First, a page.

225 Longcommon Road, Riverside

The owner of a local Riverside landmark home on Longcommon Road is seeking to subdivide the land on which the home sits in order to create a lot where another house can be built.

Daniel Jisa, earlier this month, requested a hearing before the Riverside Planning and Zoning Commission to re-subdivide two parcels of land that formerly constituted 225 Longcommon Road. That hearing, which is open to the public, will take place at 7 p.m. on Wednesday, Aug. 26 at Riverside Township Hall, 27 Riverside Road.

The property is presently listed for sale at a price of $1,799,000.

According to documents on file with the village’s Community Development Department, the grand home at 225 Longcommon Road sits on a parcel of land measuring 32,570 square feet, or about three-quarters of an acre.

The parcel is actually made up of two lots: a very large lot to the south and a pie-shaped lot that makes up the parcel’s northern border. Due to the size of the north parcel, it is unbuildable.

Jisa has proposed dividing the property so that his home will sit on a 21,017-square-foot parcel to the south, leaving an 11,533-square-foot lot to the north, facing Longcommon Road.

The area north of the home serves essentially as the home’s backyard. However, there is a large open area of land to the east of the home as well.

The parcels in question are zoned R-1AA, which means the lot must cover at least 10,500 square feet to be considered “buildable.” Subdividing the land in the fashion Jisa desires would allow him to either develop the property himself or sell the new, vacant lot to another developer.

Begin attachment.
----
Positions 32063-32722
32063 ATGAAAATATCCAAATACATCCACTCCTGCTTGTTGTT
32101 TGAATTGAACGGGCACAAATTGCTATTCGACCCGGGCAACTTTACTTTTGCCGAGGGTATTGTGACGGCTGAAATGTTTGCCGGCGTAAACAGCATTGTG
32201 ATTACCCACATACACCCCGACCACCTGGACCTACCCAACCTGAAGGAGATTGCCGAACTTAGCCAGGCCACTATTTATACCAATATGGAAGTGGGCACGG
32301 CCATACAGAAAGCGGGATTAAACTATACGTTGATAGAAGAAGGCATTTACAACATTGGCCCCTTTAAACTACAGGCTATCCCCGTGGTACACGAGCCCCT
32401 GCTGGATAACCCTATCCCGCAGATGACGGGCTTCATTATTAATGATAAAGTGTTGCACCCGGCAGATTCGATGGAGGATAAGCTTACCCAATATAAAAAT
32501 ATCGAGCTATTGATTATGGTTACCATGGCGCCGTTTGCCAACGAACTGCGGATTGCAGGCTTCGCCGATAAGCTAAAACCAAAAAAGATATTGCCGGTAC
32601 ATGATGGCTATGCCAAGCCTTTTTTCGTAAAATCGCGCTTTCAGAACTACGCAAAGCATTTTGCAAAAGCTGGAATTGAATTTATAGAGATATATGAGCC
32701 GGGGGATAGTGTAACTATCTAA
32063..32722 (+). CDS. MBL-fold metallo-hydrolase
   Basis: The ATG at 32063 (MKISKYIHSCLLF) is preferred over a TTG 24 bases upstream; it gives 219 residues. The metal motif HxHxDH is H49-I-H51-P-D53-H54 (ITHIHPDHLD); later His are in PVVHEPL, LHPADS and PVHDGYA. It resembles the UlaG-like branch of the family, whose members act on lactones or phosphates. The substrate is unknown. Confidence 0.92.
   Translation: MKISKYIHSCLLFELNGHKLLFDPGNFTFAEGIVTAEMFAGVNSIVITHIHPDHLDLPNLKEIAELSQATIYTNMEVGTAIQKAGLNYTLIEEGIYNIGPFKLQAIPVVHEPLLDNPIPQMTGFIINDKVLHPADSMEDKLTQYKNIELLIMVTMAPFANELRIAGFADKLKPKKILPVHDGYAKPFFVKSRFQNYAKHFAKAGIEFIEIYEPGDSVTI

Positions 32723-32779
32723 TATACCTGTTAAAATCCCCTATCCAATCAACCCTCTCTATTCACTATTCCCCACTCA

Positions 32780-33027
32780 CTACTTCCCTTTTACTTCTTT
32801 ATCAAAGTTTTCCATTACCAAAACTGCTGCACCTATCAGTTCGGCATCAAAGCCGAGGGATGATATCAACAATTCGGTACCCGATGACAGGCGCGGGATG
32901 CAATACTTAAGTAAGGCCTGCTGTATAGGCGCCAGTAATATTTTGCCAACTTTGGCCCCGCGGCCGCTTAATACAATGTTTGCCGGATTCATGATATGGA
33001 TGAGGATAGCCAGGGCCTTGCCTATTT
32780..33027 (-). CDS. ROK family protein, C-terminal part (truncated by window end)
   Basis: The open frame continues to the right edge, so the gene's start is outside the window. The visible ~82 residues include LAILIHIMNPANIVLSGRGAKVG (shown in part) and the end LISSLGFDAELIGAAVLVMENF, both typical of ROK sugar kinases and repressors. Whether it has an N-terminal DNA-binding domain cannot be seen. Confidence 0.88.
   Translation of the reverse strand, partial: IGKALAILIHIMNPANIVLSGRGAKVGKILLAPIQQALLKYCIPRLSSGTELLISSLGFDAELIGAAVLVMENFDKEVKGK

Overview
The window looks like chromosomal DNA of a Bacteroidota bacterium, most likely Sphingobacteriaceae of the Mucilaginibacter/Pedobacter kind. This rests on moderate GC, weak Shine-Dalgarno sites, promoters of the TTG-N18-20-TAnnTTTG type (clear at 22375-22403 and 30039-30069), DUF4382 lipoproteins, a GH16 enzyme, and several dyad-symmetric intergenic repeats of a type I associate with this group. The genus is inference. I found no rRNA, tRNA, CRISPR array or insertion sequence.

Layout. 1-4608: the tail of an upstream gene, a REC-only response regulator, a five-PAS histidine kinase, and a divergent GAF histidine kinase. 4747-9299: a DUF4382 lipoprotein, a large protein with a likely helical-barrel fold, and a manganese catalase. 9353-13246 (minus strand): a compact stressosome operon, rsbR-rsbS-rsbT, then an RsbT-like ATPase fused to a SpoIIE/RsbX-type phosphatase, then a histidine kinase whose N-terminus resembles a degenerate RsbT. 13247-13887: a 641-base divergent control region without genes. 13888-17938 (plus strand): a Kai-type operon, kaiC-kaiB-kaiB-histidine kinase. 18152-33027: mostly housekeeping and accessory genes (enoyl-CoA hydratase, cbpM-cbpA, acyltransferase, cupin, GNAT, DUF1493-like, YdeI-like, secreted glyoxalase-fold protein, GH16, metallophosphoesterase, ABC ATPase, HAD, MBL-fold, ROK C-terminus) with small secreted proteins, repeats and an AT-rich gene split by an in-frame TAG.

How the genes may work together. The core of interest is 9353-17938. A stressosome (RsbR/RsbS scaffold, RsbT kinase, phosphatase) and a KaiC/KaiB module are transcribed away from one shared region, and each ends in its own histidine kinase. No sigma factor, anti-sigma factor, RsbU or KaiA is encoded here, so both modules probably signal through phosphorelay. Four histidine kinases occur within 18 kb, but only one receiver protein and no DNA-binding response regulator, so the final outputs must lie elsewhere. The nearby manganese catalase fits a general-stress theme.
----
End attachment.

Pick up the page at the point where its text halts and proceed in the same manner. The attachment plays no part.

Several messages asking for comment about his plans, which the Landmark left on Jisa’s cellphone, were not returned.

The Riverside Village Board has granted at least two subdivision requests in the past several years, though none involved a property designated a local landmark. In 2014, the board voted to allow the subdivision of the former Northgate water pumping station property, paving the way for four new single-family homes to be built.

And in 2008, the board voted to allow for the subdivision of a landlocked rear yard parcel on Woodside Road, which was sold by one neighbor to another.

But the village’s historic preservation ordinance specifically discourages subdividing the large lots where some of the village’s original grand homes are located.

The ordinance notes that the large lots were “integral” to Riverside’s original general plan, which was designed by Frederick Law Olmsted and that subsequent subdivisions “adversely affect[ed] the open and spacious elements of the general plan.”

Further, the ordinance recommends that “the board shall adopt, maintain and enforce zoning, building and other regulations which shall prohibit the further subdivision of originally platted lots.”  

Jisa’s home is a grand edifice built about 1895 at the corner of Longcommon and Shenstone roads. Known for the lilac bushes that border the property, the house overlooks Big Ball Park.

The house was designed by the noted 19th-century architect Joseph Lyman Silsbee, whose greatest claim to fame may have been employing Frank Lloyd Wright as a draftsman. Wright left Silsbee in 1888 to join Adler and Sullivan. Silsbee is also credited with designing the Lincoln Park Conservatory.

John F. Palmer, the inventor of the first pneumatic tube and cord bicycle tire, commissioned the home around 1893. Two years later, Palmer had moved to England to open the Palmer Tyre Company, in London.

The three-story, six-bedroom home combines Victorian and Tudor elements in its design. It was designated a Riverside landmark in 1993.

Jisa purchased the home in June 2009 for $1.45 million and made extensive improvements to the home’s interior, exterior and grounds. 

This article has been changed to reflect the fact that Daniel Jisa is not a Realtor. In addition, unclear information regarding a quickly resolved dispute between a lender and Jisa has been removed to avoid confusion. Finally, the section quoting village code discouraging subdivisions is from Riverside’s historic preservation ordinance, not the zoning code.